When I first started thinking and writing about anthropogenic climate change in the early nineties, I would have said things not dissimilar from what Tom Fuller said today at Watts’:
The IPCC’s AR4, published in 2007, painted a future with global warming as a serious, multinational problem that we should face together. You may agree or disagree with their findings–I agree with most of it, not all.
But nowhere does the work of thousands of scientists in peer-reviewed literature say that we are doomed, that civilization is at risk, that there is no future for us.
Sea levels are not going to rise by 20 feet. Or 10. Or five. There is not going to be a climatic tipping point that pushes our planet into a spiral of ever-increasing temperatures. Global warming is not going to cause the extinction of half the species on this planet, or even 1%.
And it is long past time that respected members of the scientific community publicly acknowledge those facts and helped bring this debate back within the realm of reality.
I would have thought such a claim was reasonable then. After all, the problems are and were well within our technical capacity to solve, and surely now that the problems were demonstrated, with substantially accurate predictions and few misses, one might presume people would take vigorous action to avoid consequences of the type Fuller describes as “not going to” occur.
But fifteen years later, the matter looks very different. While the runaway greenhouse spiral still doesn’t appear to be in the cards, sea level looks much more delicate than it did. Anthropogenic climate change is certainly already contributing to an extinction crisis. Severe events are increasing the extent of crop failures and human dislocation. How bad this gets depends primarily on whether and when we take the problem seriously. If we fail to take the problem seriously, there is no real ceiling on how bad it will get.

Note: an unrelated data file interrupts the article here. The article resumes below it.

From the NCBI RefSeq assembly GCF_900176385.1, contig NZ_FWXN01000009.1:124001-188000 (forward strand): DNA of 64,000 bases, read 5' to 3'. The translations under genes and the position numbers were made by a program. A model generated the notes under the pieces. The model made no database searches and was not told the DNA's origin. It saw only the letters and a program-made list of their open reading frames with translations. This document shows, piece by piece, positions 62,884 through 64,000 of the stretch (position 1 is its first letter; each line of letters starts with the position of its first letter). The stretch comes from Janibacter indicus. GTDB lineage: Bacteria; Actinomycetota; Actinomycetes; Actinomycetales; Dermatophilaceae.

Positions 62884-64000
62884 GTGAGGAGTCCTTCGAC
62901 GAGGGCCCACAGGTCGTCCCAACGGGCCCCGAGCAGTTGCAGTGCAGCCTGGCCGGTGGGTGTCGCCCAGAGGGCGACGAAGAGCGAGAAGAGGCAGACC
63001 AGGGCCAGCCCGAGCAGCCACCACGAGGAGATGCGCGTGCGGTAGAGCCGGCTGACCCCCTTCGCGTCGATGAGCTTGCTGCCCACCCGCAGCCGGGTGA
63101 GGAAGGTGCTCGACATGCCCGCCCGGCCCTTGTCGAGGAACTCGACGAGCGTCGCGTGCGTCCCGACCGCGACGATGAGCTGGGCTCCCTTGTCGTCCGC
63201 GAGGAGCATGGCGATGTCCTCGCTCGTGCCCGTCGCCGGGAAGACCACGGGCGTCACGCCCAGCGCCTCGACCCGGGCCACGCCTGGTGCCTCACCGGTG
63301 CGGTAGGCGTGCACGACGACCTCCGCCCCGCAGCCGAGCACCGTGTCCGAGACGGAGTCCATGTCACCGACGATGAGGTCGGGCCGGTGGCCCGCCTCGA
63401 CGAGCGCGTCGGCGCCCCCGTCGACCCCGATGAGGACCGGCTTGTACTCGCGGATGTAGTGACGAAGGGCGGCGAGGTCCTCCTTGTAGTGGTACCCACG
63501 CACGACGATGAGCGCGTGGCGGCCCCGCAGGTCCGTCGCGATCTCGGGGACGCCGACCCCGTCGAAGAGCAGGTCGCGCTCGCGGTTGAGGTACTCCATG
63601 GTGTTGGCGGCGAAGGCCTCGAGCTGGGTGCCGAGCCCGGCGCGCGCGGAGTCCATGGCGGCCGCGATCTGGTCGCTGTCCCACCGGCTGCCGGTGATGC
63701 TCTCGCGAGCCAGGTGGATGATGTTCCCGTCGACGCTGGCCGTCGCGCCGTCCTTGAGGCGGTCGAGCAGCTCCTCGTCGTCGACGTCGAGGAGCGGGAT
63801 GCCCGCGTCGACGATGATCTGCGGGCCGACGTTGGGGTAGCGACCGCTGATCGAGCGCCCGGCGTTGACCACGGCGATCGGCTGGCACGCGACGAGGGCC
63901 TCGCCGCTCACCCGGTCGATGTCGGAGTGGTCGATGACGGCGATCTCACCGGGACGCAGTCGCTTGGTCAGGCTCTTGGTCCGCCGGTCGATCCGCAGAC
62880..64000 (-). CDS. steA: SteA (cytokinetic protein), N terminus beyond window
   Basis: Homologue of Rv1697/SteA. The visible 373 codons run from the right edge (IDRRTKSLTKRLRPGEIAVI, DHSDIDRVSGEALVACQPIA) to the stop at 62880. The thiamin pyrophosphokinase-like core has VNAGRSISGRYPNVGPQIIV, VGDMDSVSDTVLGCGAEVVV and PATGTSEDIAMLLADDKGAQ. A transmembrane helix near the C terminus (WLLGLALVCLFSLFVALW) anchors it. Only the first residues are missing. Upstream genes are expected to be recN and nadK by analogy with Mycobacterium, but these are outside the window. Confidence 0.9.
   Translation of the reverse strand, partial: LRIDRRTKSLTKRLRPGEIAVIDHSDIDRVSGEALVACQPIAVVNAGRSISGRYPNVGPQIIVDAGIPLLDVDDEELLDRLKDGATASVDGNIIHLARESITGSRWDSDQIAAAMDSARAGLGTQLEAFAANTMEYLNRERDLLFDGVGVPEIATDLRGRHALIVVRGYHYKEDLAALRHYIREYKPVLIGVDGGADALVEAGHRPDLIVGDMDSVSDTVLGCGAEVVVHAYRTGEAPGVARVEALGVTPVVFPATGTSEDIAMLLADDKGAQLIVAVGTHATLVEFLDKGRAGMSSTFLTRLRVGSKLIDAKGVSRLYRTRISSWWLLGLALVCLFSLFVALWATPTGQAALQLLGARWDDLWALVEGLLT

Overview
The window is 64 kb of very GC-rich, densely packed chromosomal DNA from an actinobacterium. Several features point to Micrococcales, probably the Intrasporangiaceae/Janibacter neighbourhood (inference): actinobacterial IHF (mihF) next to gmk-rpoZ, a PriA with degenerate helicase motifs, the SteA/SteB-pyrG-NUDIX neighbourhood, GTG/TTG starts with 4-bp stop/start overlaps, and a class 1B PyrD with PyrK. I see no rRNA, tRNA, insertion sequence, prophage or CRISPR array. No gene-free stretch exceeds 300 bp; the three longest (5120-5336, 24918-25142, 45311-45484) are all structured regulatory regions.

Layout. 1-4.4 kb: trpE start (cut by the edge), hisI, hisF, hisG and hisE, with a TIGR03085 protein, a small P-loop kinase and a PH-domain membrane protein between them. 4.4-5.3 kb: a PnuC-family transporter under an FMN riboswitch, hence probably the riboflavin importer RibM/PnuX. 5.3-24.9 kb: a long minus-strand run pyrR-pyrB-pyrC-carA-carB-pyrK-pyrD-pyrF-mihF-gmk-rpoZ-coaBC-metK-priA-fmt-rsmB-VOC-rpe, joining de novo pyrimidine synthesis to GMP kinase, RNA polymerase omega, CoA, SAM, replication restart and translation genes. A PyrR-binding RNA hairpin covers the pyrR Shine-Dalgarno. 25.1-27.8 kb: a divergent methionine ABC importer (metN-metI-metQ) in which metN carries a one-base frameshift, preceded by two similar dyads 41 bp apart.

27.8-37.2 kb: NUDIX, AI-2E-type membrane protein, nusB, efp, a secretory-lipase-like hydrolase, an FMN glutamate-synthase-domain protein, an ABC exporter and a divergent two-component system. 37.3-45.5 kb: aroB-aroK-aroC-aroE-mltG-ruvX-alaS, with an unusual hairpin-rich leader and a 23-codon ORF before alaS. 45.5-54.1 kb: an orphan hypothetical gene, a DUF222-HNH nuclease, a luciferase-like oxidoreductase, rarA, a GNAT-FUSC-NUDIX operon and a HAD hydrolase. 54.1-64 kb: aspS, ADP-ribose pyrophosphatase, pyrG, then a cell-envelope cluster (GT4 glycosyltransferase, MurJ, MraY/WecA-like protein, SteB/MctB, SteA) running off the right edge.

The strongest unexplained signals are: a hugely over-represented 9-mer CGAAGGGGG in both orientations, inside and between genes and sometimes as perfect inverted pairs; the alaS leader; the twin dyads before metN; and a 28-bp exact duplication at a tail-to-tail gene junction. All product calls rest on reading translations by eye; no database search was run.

Now, I would have said that 15 years ago as well. Perhaps Fuller doesn’t understand that there is no ceiling, no worst case. I would have thought people would not be as foolish as they have been of late. Maybe in fifteen more years Fuller will come around.
Oddly, in a way I hope he doesn’t. I hope things really are not as bad as they look, but failing that, I hope we get a grip soon enough that the evidence remains, to the less expert, somewhat equivocal.
The best way to prove that a cataclysm is possible is to have one.
I’d rather not risk that sort of vindication.
Of course it’s true that “nowhere does the work of thousands of scientists in peer-reviewed literature say that we are doomed, that civilization is at risk, that there is no future for us” and that nothing like that is explicitly in the IPCC. What journal would publish such a claim?
But when you look at the world with a 5 C different mean surface temperature in the past record, you see changes far more dramatic than those that have brought down civilizations and biomes in the past. Indeed, the shift is far greater than historical humanity has ever seen, except perhaps at a few exceptional isolated locations, which generally did not fare well in the process.
Oh, yeah, and five feet of sea level in this century looks like a not unreasonable bet; twenty feet in 400 years is something I’d give odds on if there were some way to collect. Again, I’d rather lose, though.
In any case, the important thing to understand is this:
We are not predicting what will happen.
We are deciding what will happen.
What is or isn’t in the cards depends on what we decide to do or not to do, and on nothing else. It’s not a scientific question, so IPCC can’t take a position on it. The fact that they don’t doesn’t mean we are off the hook. It’s a decision.
Do you want to risk the entire future rather than taking a small hit on your present comfort?
Apparently most people do. Or else they don’t understand the situation very well.